In this particular event there were tires to run through, a mucky river knee deep, muddy hills to climb, walls to leap, crawling under barbed wire through a pond, crawling through wet and muddy tunnels, climbing over wooden and metal structures, a rope wall I had to get over, a pit of paint balls I had to go through on my tummy, barrels to jump over, and a fire pit to jump across. Many times along the way I thought I wasn’t going to make it. I hurt myself, got afraid that I couldn’t do something, or that I would fall from the top of the rope wall—I sat at the top of the wall contemplating my descent. I got tired, cold, my asthma was making it a challenge to breathe, but at each challenge, I faced it, did it, and overcame it until finally, I came to the mud pit–the most difficult challenge of the entire course. It was a lake bed of pure mud that was waist deep. It felt and smelled like poo-(haha one must admit this really was the perfect metaphor for IBD!)
The mud pit was the hardest to overcome. Here, I struggled the most, I didn’t think I could get through, I lost my shoes and went through it with nothing to protect me, I got stuck and could not move, it was the part that slowed me down the most, and for a split second I stopped, looked up, and thought to myself, “I’m done-I can’t do this anymore.” This was the perfect analogy for fighting IBD. Still, I kept on going, and once I was able to make it out, I was still carrying the weight of 20lbs of mud on me through the rest of the course. Kind of like, how making it past the biggest hurdles, one still carries along residual weight of this illness. It doesn’t completely go away–sad but true. I have an ostomy appliance attached to my abdomen as proof and scars that will never heal.
Champion for a day
Finally after a little over an hour, covered in mud, blood running down my hand, and bruises on my body, I crossed the Finish line. I was never as physically thrilled to finish something in my life as I was to finish this. I.DID.IT…ME! It was my glorious, feel good, moment. I sank to my knees to thank God for carrying me to the finish line.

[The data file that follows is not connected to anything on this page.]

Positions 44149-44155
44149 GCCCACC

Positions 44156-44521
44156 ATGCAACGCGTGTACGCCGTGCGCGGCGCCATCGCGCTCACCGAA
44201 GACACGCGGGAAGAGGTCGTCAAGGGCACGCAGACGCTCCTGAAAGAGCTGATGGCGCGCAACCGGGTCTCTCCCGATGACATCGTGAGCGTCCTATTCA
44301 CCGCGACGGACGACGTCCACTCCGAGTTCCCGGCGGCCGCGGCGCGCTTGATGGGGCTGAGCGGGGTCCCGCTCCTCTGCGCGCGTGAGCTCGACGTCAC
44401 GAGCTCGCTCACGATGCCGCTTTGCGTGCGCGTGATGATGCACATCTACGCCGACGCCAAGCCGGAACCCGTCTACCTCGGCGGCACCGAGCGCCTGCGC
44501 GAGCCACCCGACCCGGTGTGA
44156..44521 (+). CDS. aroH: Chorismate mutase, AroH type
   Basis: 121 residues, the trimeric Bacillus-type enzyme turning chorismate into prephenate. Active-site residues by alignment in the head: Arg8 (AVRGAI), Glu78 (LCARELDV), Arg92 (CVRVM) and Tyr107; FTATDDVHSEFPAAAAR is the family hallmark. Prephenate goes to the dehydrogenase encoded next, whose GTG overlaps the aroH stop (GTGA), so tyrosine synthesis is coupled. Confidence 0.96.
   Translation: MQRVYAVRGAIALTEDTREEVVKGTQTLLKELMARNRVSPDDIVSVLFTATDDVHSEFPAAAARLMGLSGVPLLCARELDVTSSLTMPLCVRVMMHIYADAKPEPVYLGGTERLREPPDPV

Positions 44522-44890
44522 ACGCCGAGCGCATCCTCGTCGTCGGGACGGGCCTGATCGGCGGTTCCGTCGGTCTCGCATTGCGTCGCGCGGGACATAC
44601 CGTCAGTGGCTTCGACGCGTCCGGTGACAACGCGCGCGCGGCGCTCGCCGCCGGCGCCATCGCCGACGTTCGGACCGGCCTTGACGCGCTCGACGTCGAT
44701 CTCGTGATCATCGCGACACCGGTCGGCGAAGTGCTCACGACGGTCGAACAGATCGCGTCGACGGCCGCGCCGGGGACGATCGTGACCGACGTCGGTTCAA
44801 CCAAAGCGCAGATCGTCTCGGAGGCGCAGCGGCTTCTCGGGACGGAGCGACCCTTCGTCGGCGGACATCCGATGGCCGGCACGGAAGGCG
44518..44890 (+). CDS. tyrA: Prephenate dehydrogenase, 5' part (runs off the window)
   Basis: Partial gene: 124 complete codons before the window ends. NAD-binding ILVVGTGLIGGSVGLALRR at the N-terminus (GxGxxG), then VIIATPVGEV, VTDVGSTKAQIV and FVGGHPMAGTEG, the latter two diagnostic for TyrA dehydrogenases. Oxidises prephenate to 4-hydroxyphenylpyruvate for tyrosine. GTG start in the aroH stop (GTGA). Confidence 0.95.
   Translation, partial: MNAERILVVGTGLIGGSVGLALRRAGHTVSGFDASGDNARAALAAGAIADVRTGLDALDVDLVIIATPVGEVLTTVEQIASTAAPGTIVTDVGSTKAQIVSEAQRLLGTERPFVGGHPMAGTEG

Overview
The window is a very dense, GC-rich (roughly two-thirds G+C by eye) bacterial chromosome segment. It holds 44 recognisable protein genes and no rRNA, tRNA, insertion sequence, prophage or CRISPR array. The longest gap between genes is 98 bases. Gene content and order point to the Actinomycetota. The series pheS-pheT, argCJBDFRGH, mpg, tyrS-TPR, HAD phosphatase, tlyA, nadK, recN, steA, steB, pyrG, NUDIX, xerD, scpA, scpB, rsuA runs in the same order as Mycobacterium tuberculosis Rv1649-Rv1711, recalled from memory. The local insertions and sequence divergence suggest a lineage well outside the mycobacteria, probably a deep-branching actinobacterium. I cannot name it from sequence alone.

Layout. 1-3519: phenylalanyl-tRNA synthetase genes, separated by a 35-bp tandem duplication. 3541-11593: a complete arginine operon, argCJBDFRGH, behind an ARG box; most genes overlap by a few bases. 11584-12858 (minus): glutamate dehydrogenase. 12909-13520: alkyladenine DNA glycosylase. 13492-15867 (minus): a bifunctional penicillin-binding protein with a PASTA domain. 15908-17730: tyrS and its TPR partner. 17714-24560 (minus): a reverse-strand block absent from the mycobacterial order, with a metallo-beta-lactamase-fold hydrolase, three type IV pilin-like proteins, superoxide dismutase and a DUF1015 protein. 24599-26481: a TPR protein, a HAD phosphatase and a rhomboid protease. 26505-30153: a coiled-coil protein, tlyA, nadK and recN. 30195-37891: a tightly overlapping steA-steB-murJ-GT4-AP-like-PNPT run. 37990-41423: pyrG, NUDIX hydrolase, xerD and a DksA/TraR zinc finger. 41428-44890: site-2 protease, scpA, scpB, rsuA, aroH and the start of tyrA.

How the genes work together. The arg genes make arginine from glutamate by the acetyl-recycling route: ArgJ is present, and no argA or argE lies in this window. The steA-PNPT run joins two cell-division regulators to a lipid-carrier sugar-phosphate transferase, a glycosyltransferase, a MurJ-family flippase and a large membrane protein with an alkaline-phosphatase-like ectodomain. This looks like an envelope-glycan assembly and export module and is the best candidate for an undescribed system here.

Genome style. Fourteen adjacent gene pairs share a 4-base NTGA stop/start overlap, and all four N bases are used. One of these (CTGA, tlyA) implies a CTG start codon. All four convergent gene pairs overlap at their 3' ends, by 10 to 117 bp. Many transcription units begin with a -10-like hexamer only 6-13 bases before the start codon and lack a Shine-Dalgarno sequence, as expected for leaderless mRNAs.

This race was tough, but then again, life is tough. Some of us learn this the hard way, but this challenge taught me something about life and about myself. I believe that no matter how hard something is, you eventually get through it. Unlike this race that ended in an hour, so many challenges in the path we walk through IBD take years to overcome if at all, but we celebrate small victories, good days, and overcoming the challenges. Sometimes we get to the end of a struggle and feel victorious. I also learned that even if I am afraid of the unknown or afraid of the challenge of what I am facing, if I have enough faith in myself to believe I can make it, I can, and most of all, I learned to not give up. I never gave up-I never quit. Even if it was only for a moment or a day that I could feel high on life for crossing that finish-line, to me, that moment was priceless. It took a long time to capture that feeling-I got to have it, and I earned it.
“Satisfaction lies in the effort, not in the attainment. Full effort is full victory.” ~Mahatma Gandhi